Hazmat Size-Up

Dan Pontecorvo offers first responders six clues to help detect hazardous materials.


As the number of hazardous materials on the fireground grows, so does the concern for safety. There is an increasing demand for more training, better equipment, new procedures and more knowledge to help protect firefighters. Photo by Steve Silverman After a tree-spraying truck...


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As the number of hazardous materials on the fireground grows, so does the concern for safety. There is an increasing demand for more training, better equipment, new procedures and more knowledge to help protect firefighters.

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Photo by Steve Silverman
After a tree-spraying truck overturned in Huntington, NY, three fiberglass tanks disengaged and leaked approximately 700 gallons of a chemical-and-water mixture along with granular chemicals.

First responders must understand and recognize the importance of the identification process in a hazmat response, so that exposure and harm can be reduced and the proper tactical procedures implemented.

The single most important action to take for a hazmat response is identification. It is only after recognizing and identifying hazardous materials and its characteristics that actions can or cannot be taken. The identification process must come before rescue operations and control action are initiated.

Every alarm must be considered a possible hazmat incident. If possible, approach uphill and upwind from the incident. Responders must be aware of the unexpected; a situation may appear to pose no threat or unexpected danger but what appears to be may not be the case. From a safe distance, scene safety is strongly advised, utilizing all available resources. The number-one priority is the first responder!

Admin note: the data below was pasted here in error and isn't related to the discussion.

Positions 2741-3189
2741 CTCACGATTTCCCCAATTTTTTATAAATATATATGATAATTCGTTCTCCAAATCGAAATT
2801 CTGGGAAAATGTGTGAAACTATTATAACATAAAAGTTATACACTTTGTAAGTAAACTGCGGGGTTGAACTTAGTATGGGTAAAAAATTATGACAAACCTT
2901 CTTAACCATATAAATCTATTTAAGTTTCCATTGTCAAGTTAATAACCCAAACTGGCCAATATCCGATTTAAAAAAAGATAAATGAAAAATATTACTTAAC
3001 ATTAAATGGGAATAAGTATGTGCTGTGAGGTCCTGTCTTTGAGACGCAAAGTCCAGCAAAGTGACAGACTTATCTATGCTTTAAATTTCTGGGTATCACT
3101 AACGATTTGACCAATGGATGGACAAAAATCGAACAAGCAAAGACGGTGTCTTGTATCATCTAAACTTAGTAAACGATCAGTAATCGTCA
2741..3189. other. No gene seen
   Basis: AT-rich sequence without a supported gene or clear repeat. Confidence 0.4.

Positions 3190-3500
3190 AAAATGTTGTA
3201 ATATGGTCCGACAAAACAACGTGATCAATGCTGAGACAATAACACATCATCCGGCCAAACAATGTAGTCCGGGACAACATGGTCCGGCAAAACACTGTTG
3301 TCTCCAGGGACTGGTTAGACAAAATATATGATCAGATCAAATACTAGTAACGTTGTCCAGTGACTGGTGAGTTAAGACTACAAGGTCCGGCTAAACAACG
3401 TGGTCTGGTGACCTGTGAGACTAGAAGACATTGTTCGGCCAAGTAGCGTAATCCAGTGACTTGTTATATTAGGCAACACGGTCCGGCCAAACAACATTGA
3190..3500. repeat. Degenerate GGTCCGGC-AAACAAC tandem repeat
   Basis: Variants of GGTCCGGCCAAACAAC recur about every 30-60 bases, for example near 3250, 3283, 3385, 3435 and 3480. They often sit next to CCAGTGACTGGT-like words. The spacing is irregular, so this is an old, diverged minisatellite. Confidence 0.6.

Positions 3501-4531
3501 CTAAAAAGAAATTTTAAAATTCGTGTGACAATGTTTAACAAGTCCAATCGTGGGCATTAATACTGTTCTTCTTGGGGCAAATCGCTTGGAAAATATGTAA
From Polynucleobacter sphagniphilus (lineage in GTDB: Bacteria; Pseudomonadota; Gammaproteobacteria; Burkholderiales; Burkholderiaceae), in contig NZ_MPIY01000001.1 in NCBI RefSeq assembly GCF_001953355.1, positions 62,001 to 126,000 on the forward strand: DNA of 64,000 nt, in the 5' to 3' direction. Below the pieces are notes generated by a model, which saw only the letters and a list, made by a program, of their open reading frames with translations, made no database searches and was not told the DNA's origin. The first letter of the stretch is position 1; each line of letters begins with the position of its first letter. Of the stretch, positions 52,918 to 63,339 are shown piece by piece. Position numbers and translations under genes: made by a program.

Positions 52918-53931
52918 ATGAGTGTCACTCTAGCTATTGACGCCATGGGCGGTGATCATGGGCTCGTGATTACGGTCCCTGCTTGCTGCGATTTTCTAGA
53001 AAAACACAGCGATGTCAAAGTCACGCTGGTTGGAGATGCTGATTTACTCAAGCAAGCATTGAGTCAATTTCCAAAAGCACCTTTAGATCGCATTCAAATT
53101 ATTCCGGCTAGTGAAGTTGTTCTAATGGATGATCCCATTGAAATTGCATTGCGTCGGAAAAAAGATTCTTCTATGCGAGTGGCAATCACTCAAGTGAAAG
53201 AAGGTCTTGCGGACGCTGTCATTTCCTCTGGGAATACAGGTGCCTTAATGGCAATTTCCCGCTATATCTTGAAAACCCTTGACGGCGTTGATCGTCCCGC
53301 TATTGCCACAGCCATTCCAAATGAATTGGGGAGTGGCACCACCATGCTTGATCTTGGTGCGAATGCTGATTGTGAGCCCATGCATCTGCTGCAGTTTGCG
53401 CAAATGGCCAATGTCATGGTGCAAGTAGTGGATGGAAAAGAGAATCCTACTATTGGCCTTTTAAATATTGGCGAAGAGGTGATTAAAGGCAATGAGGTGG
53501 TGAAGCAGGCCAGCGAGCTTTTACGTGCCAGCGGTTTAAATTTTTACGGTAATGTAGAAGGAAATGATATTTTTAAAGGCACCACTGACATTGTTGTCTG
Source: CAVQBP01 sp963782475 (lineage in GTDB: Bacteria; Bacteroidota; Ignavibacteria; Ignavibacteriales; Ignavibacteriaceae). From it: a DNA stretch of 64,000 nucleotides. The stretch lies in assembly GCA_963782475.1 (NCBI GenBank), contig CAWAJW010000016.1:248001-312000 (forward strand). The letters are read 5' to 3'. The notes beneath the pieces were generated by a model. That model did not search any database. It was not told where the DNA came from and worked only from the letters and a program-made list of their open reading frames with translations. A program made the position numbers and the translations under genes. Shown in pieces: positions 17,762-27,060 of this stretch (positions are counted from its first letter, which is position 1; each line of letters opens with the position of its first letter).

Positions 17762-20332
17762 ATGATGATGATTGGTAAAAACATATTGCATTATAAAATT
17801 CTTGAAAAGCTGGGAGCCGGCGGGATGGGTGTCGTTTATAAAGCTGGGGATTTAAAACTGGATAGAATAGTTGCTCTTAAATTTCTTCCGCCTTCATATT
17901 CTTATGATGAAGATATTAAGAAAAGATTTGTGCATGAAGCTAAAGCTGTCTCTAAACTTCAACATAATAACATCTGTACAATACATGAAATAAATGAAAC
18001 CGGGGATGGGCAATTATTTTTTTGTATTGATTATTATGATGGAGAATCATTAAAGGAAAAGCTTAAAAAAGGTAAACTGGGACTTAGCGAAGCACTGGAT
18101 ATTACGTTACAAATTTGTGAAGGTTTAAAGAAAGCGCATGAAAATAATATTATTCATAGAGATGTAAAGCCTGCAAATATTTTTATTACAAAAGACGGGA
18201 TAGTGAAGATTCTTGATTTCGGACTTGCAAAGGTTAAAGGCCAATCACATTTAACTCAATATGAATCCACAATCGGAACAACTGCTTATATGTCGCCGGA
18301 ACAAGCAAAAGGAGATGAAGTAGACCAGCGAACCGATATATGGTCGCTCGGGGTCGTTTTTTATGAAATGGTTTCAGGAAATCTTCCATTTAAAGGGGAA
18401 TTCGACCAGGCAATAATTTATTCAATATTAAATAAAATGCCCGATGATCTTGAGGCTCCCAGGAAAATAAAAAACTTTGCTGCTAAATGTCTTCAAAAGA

"Operations Level" Response

The Occupational Safety and Health Administration (OSHA) defines "operations-level" responders as those "who respond to releases, or potential releases, as part of the initial response to protect people, environment and property." Operations-level personnel in a hazmat response take defensive actions rather than trying to stop the releases. Their function is to confine the releases from a safe distance, keep it from spreading and prevent exposure.

Offensive operations, such as interior firefighting, are not appropriate when they place firefighters near hazards or when a significant change in incident conditions is likely to occur. A standardized, cautious approach enables firefighters to respond safely and effectively. The operations-level response requires the following objectives: identification, notifications, securing of area and confinement.

An effective response is based on the competency (knowledge and skill) of the responders. OSHA requires that yearly refresher training be provided to maintain the competency level of all first responders.

Six Identification Clues

The six hazmat size-up clues will provide first responders with a systematic, common-sense approach to detecting hazardous materials. They are listed in a priority order of identification of hazardous materials from the safest to the most dangerous.

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Photo by Steven Eisen
Hazmat teams from agencies in five counties remained on-scene for 15 hours after a three-truck accident in Frederick, MD, in which 3,000 gallons of fuel oil were spilled.

1. Occupancy and location. The occupancy and/or location of a site is the critical first size-up clue to a hazmat incident. An initial response via dispatch message or signal will alert the first responders with information regarding the occupancy. The occupancy can be a fixed facility in a residential, commercial or industrial setting; a location that may be a known or unknown to responders; or a general area ranging from a major highway or cross street to a tunnel, bridge, river or other waterway.

It is during building field inspections that valuable information and clues can be recognized, thus providing first responders with the how, why, what, where and who factors regarding hazards or conditions that may be encountered. During a walk-through inspection, first responders not only must be alert to potential conditions or problems but also observe a facility's auxiliary foam or deluge systems, dikes, barriers and other appurtenances that could provide supplemental support in mitigation operations. They also should meet with the on-site personnel who would be able to provide specialized information in an emergency.

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